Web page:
My design moves that process from our brains to the vehicle itself, and when that objective is finally achieved, whether by my efforts or those of someone else with a better design, hypermiling will be accomplished by the vehicle itself and we will be able to go back to a "normal" driving style while the artificial intelligence in the vehicle itself will do our hypermiling for us.

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Old 05-27-2008, 07:31 AM   #2
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I saw a similar design in popular science a few years back and it looked like a great design then (and still is now) but I haven't seen it implemented yet. The design I saw just filled the accumulator during braking and then used the built up pressure to launch the car on the next acceleration. Its a very clever idea to effectively make a car into a hydraulic wind-up toy, especially considering you use the most gas while accelerating, why waste all that kinetic energy braking, when you can store it for the next acceleration? I personally would love to see a design like this done in real life to see what kind of benefits/downfalls it has.
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Old 05-27-2008, 08:14 AM   #3
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I like the idea. maybe put this on the rear wheels of a front wheel drive car. that way you can just go down the road normal until breaking and then use it to start you off again. engage the motor after you are rolling 45 mph or so.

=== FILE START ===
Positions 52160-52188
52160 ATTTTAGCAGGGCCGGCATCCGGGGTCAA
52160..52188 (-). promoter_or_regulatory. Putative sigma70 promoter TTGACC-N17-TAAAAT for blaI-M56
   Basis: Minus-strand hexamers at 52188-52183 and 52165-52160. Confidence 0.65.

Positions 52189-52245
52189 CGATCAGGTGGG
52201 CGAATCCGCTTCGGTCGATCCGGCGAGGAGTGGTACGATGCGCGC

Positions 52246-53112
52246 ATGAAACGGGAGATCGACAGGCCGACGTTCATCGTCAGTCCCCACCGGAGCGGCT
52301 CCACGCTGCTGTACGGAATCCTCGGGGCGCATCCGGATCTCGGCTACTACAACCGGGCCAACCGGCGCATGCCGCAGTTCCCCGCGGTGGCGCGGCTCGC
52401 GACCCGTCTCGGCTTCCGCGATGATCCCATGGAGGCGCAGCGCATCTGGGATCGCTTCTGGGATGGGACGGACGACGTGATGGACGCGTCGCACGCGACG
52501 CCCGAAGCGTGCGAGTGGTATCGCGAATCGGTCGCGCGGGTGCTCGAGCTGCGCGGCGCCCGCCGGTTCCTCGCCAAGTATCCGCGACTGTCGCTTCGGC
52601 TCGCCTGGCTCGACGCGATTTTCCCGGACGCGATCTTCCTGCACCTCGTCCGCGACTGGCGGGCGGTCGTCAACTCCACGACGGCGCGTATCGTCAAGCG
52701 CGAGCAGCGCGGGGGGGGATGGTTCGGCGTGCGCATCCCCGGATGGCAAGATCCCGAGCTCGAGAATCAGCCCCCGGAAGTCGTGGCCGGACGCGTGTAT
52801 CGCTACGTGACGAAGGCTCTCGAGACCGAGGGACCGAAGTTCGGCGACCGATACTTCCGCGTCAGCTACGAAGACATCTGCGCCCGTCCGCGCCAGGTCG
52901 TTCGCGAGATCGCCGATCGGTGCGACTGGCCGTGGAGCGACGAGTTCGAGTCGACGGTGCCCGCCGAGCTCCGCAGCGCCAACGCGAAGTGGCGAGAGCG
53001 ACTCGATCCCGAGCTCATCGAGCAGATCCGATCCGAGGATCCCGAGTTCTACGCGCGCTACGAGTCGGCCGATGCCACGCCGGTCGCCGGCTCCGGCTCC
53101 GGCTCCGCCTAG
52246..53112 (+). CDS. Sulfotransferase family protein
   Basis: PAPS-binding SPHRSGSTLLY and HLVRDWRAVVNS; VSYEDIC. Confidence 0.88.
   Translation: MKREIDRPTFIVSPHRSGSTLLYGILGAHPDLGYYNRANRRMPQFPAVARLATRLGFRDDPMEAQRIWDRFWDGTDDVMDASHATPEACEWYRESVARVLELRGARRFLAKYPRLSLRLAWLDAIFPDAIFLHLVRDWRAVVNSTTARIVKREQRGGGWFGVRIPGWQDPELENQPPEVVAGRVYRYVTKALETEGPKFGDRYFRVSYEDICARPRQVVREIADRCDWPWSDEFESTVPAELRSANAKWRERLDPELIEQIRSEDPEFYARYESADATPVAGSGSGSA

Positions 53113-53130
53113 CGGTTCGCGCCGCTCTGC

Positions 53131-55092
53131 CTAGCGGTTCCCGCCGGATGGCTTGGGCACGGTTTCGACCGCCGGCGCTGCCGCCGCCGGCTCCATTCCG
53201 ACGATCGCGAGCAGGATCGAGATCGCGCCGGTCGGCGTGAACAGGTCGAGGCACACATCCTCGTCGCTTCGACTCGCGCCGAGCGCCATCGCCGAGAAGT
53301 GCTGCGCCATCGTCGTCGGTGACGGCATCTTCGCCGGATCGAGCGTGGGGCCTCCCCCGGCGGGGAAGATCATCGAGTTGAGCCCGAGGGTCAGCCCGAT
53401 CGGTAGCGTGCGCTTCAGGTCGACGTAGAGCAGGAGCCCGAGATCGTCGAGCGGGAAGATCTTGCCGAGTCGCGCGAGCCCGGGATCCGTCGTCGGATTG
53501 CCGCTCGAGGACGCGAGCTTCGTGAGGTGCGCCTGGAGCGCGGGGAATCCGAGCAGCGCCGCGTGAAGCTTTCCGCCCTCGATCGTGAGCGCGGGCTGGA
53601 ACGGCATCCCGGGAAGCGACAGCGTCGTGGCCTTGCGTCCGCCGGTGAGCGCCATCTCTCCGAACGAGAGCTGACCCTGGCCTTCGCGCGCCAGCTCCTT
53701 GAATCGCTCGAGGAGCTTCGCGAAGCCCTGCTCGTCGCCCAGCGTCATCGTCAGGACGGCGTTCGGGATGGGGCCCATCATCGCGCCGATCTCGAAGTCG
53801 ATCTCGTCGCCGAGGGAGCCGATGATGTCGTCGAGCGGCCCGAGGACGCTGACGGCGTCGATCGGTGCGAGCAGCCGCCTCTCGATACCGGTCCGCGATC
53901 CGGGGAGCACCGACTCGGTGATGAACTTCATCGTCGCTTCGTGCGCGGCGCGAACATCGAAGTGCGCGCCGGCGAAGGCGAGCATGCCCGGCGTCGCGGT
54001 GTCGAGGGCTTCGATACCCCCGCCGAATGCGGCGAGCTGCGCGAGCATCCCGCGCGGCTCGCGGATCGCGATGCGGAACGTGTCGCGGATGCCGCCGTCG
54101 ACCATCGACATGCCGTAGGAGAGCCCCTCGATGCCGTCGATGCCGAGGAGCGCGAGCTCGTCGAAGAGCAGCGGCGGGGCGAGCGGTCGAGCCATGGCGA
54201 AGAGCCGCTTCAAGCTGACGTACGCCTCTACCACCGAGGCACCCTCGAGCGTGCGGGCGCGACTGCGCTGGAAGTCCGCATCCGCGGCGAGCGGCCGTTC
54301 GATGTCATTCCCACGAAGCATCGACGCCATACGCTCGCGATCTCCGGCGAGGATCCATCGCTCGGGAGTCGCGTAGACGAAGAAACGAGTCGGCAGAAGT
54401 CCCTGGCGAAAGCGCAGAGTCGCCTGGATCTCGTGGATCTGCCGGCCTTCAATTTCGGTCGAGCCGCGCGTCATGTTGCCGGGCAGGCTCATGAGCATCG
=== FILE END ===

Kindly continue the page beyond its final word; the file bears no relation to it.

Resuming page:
I am not quite smart enough or adventurous enough to try something like that. I'd love to see it work in some sort of prototype.
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Old 05-27-2008, 10:49 AM   #4
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Selective 4 wheel drive is essential for 4 wheel regeneration. It also makes it only necessary to build each unit knowing it only has to provide 1/4 of your power to the wheels. Any wheel is its own independent variable displacement pump motor, you merely destroke it to put it in neutral. Two wheel drive 4 wheel drive. How about diagonal foreward and rear wheel drive to help in high speed cornering situations.

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The INDY Rules have been changed to allow regenerative braking.